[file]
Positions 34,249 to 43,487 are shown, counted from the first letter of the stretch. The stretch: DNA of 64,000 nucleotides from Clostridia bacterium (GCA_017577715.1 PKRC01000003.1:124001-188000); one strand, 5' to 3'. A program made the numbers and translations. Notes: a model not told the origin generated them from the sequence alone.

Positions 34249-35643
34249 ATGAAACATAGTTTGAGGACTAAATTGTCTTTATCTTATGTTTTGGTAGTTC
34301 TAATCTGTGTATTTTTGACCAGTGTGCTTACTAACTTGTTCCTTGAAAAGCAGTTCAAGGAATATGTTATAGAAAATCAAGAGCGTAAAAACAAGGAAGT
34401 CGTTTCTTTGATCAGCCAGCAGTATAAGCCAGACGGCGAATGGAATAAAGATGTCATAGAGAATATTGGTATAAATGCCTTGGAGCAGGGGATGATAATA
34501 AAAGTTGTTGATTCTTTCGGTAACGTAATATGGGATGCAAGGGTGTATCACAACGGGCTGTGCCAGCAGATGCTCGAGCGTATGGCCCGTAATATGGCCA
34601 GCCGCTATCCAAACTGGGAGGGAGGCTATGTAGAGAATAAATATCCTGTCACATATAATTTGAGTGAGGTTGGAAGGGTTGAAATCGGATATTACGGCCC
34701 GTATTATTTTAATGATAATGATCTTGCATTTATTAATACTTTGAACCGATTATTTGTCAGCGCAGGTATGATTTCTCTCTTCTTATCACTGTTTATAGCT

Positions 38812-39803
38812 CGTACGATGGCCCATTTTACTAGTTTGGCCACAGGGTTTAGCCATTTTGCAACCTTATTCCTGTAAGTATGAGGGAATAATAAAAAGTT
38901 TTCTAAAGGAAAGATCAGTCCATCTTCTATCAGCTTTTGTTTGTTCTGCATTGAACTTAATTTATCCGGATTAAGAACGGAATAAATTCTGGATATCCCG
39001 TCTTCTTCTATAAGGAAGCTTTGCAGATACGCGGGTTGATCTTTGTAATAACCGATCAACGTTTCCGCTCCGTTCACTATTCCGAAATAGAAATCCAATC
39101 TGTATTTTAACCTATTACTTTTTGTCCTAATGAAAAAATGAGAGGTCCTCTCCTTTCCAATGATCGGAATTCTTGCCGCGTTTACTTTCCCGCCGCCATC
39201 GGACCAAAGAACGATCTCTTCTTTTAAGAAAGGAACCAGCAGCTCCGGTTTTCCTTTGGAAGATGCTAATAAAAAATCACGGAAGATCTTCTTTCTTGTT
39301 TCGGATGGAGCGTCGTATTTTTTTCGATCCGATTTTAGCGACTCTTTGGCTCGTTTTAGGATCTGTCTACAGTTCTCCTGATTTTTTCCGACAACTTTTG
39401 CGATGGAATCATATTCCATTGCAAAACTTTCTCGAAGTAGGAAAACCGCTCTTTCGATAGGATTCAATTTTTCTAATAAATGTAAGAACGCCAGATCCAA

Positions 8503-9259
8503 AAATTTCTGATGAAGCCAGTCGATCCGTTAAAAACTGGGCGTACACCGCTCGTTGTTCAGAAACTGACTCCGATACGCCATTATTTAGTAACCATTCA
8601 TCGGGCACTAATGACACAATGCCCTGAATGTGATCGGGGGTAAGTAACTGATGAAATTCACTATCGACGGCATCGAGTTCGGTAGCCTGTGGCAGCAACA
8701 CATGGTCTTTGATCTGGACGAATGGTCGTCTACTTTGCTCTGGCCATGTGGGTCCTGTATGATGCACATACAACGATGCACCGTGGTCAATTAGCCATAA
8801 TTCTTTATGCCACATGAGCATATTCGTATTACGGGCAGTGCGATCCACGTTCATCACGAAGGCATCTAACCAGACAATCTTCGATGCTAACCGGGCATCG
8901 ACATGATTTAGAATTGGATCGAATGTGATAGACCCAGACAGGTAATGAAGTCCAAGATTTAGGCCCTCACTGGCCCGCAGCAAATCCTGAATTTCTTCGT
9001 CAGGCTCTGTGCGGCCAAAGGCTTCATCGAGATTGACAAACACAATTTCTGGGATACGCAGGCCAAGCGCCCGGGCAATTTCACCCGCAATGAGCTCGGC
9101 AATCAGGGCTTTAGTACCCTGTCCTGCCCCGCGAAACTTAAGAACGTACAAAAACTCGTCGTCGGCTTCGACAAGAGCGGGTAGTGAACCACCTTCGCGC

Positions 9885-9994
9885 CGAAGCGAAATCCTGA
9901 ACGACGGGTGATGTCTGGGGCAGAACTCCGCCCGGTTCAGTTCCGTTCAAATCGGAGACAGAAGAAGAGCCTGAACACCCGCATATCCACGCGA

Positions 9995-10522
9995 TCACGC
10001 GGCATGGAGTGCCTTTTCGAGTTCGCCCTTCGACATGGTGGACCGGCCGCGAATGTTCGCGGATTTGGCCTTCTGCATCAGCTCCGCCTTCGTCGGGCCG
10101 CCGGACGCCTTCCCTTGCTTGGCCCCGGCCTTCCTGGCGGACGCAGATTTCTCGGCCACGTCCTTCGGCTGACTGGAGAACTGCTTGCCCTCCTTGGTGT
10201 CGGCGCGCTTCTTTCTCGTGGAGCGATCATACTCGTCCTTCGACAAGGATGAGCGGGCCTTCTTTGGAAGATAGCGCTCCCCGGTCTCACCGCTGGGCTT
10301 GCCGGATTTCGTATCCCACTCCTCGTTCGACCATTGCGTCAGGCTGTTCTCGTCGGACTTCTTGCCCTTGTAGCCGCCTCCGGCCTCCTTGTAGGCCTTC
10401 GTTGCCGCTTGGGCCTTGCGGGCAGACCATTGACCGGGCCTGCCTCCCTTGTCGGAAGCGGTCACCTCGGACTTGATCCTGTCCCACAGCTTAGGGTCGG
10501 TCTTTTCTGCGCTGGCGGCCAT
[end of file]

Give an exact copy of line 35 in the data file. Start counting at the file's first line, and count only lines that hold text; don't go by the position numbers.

10501 TCTTTTCTGCGCTGGCGGCCAT